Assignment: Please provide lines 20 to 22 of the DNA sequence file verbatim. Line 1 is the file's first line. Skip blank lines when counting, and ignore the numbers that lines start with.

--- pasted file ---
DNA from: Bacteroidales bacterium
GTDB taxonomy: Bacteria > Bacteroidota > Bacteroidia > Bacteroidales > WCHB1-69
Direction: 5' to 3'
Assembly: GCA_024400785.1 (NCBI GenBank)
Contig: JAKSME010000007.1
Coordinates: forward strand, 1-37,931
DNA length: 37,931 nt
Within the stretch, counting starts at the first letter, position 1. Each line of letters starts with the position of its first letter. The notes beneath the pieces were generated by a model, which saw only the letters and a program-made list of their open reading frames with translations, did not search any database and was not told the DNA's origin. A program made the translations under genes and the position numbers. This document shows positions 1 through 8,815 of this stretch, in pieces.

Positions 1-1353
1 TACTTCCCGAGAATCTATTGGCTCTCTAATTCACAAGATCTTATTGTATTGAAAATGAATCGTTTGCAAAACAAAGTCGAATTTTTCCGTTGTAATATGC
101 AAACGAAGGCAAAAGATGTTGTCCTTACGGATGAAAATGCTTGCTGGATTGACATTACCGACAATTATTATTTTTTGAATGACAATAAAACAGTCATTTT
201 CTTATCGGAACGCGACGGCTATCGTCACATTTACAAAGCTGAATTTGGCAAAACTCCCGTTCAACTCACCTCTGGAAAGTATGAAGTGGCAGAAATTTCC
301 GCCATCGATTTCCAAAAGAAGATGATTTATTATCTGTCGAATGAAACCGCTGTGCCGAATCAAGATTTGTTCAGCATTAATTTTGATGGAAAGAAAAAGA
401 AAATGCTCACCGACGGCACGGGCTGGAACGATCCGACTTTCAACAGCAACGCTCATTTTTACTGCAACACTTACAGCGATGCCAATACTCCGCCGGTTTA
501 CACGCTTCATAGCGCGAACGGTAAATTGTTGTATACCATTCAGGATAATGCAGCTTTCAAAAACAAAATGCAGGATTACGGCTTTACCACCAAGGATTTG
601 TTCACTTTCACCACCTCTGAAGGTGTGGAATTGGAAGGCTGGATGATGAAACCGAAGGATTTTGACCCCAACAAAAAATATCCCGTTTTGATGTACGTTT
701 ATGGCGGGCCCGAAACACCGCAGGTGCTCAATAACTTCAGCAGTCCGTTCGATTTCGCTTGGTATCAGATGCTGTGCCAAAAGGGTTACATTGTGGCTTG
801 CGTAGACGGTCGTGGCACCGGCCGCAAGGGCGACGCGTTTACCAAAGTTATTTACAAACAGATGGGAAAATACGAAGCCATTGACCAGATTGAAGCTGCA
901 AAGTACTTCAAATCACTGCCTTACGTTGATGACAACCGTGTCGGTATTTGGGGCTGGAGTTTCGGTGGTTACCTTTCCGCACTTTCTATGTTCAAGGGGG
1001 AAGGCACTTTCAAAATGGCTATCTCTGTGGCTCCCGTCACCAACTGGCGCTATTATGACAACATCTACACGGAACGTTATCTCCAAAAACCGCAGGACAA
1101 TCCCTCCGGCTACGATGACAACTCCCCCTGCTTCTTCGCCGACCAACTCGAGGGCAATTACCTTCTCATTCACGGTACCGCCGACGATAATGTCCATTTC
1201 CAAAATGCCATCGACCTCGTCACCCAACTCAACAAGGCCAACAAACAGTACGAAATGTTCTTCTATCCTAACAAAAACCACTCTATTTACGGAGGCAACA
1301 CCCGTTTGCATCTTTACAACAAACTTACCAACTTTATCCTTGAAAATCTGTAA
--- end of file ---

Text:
1001 AAGGCACTTTCAAAATGGCTATCTCTGTGGCTCCCGTCACCAACTGGCGCTATTATGACAACATCTACACGGAACGTTATCTCCAAAAACCGCAGGACAA
1101 TCCCTCCGGCTACGATGACAACTCCCCCTGCTTCTTCGCCGACCAACTCGAGGGCAATTACCTTCTCATTCACGGTACCGCCGACGATAATGTCCATTTC
1201 CAAAATGCCATCGACCTCGTCACCCAACTCAACAAGGCCAACAAACAGTACGAAATGTTCTTCTATCCTAACAAAAACCACTCTATTTACGGAGGCAACA